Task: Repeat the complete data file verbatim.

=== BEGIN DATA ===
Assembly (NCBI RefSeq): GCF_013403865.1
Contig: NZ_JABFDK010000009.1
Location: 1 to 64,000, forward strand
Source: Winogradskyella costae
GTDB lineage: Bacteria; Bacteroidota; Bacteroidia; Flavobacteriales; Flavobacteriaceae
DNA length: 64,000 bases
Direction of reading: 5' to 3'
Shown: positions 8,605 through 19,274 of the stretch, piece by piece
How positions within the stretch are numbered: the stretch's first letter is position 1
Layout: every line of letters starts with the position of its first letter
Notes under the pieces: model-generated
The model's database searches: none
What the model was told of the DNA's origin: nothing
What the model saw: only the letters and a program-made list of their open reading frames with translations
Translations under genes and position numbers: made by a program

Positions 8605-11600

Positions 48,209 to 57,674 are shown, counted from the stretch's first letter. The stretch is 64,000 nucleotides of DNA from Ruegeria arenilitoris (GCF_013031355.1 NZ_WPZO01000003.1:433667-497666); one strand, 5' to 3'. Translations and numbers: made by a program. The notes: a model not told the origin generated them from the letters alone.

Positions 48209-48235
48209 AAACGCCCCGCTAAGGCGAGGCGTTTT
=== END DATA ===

Assembly (NCBI RefSeq): GCF_013403865.1
Contig: NZ_JABFDK010000009.1
Location: 1 to 64,000, forward strand
Source: Winogradskyella costae
GTDB lineage: Bacteria; Bacteroidota; Bacteroidia; Flavobacteriales; Flavobacteriaceae
DNA length: 64,000 bases
Direction of reading: 5' to 3'
Shown: positions 8,605 through 19,274 of the stretch, piece by piece
How positions within the stretch are numbered: the stretch's first letter is position 1
Layout: every line of letters starts with the position of its first letter
Notes under the pieces: model-generated
The model's database searches: none
What the model was told of the DNA's origin: nothing
What the model saw: only the letters and a program-made list of their open reading frames with translations
Translations under genes and position numbers: made by a program

Positions 8605-11600

Positions 48,209 to 57,674 are shown, counted from the stretch's first letter. The stretch is 64,000 nucleotides of DNA from Ruegeria arenilitoris (GCF_013031355.1 NZ_WPZO01000003.1:433667-497666); one strand, 5' to 3'. Translations and numbers: made by a program. The notes: a model not told the origin generated them from the letters alone.

Positions 48209-48235
48209 AAACGCCCCGCTAAGGCGAGGCGTTTT